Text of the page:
— ‘Physics’ is the period during which the beams collide in a stable way, the experimental detectors are turned on and are gathering collision data. The luminosity delivered to the experiments during this period is integrated and over many physics fills forms the plots shown in figure 8.
A figure of 36.5% for the fraction of the scheduled time spent with stable colliding beams is quite remarkable for a machine of the size and complexity of the LHC.
6. Future challenges
The LHC is presently undergoing major works during a long shutdown, lasting almost 2 years. This shutdown is to prepare all systems for operation at nominal energy and involves a number of measures to consolidate the machine in the wake of the 2009 incident. In addition, after 3 years of almost continuous operation the maintenance and upgrade of many technical systems is needed. At the same time, the injector complex for the LHC is being upgraded and maintained ready to deliver the high-intensity, high-quality beams needed to increase the performance of the LHC further.
The LHC will begin re-commissioning with beam early in 2015 and will then run until the middle of 2018, with only short technical stops over the new-year period. During this ‘Run 2’, the operation of the machine will be established at 6.5–7.0 TeV per beam and the performance pushed beyond the nominal design luminosity of 1×10+34 cm−2 s−1. As well as almost doubling the energy of collisions, the number of bunches circulating in the machine will also be increased by a factor 2. This will be an exciting period as the machine will again move into unknown territory and systematic searches for physics beyond the standard model will be high on the priority list. In addition, the increased performance will provide significantly more statistics on the Higgs boson discovered in 2012, allowing its nature to be investigated in more detail.
In 2018–2019, a second long shutdown is planned. Lasting around 18 months, this will allow major upgrades to the LHC detectors as well as the machine elements. The aim here is to increase the performance of the machine again to around three times the nominal design value. By the end of 2022, it is forecast that the LHC will have delivered approximately 300 fb−1 to CMS and ATLAS. This value represents the initial design goal for the LHC.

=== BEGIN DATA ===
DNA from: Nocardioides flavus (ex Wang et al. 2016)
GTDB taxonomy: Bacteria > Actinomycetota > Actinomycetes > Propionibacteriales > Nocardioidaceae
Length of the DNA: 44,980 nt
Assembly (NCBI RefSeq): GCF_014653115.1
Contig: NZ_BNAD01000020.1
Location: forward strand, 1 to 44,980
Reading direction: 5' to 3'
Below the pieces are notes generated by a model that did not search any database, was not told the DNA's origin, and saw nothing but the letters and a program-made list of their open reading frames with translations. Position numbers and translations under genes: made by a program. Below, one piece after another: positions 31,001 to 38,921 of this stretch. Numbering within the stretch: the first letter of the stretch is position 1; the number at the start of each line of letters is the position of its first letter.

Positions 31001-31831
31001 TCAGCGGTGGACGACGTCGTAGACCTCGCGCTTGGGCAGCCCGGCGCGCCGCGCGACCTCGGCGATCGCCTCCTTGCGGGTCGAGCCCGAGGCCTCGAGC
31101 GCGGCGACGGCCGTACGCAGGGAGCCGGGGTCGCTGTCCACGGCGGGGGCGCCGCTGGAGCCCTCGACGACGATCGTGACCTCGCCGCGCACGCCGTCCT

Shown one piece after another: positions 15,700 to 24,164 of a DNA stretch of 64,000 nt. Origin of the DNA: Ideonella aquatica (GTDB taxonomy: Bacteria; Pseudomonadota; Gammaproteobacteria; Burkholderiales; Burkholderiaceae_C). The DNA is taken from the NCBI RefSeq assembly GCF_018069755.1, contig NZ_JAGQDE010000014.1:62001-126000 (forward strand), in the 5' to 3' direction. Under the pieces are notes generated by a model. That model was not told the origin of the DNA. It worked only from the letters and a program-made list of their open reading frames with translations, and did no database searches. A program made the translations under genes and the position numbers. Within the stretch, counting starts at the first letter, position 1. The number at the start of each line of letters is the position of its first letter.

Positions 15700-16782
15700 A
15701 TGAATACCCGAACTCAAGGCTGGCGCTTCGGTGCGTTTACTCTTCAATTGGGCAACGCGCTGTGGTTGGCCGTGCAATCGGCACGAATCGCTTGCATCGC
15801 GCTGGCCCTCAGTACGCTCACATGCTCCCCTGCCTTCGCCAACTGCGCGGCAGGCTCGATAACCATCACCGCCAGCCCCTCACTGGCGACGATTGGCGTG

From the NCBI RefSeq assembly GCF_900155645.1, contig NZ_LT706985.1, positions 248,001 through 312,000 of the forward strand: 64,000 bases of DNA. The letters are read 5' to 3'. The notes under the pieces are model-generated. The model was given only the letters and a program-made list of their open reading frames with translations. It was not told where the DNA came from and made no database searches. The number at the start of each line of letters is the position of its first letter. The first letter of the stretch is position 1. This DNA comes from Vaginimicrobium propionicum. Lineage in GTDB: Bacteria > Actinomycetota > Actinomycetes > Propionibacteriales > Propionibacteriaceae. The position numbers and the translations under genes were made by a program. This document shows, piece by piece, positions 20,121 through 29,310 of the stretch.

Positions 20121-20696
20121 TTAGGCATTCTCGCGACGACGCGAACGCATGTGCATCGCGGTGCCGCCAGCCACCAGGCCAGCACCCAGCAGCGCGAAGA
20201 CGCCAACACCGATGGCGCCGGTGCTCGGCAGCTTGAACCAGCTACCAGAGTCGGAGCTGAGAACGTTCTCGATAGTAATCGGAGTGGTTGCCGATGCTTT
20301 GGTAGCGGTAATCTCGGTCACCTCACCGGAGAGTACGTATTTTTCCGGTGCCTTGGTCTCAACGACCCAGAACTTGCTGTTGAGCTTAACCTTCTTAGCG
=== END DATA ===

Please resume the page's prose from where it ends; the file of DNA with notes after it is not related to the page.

In 2013, the update of the European Strategy for Particle physics was published . This process, undertaken every 5 years brings together the community and funding agencies to set out the major strategic goals for the discipline. In the recent update, the highest priority was established to maximize the potential of the LHC by launching an upgrade programme for the machine and detectors in order to collect a factor of 10 more data by the early 2030s . The ambitious programme to deliver 3000 fb−1 to ATLAS and CMS is now launched as a major international project called HL-LHC (high-luminosity LHC).
The HL-LHC aims to maximize the luminosity production of the LHC by re-optimizing the parameters of equations (2.2) and (2.3). The key parameters here are the brightness of the beam from the injectors (defined as Nb/ɛn), reduction of the beam size at the IP, via lower β* and a mechanism for controlling the luminosity, via the factor F (equation (2.3)). The higher brightness beam concerns upgrades to the injector complex, the other two refer to upgrades in the LHC itself. A full description of the upgrade plans for the LHC is outside the scope of this paper. However, a couple of examples will be given here of the technical challenges concerning this luminosity upgrade.